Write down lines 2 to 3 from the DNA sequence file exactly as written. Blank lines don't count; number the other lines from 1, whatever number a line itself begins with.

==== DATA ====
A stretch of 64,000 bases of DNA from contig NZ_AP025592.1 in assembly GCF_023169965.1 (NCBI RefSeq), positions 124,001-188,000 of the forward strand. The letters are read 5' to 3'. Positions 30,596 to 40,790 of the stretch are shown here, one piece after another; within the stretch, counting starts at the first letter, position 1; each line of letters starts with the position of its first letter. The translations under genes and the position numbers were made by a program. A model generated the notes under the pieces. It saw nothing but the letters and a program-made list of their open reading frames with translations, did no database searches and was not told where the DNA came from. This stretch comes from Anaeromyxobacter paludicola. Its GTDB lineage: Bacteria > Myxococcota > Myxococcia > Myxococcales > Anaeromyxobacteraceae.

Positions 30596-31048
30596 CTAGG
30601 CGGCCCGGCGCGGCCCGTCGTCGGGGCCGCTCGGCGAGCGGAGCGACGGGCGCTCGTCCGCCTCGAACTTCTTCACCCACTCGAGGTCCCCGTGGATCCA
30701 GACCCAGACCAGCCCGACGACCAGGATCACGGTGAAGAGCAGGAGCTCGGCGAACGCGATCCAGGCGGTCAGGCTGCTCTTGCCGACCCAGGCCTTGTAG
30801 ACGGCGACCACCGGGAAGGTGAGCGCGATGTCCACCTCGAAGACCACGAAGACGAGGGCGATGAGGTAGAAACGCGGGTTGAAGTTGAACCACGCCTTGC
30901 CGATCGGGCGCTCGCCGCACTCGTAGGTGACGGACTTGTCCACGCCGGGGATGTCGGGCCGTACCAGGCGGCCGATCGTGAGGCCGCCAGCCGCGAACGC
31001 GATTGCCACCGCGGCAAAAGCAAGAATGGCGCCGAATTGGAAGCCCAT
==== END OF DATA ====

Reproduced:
Positions 30596-31048
30596 CTAGG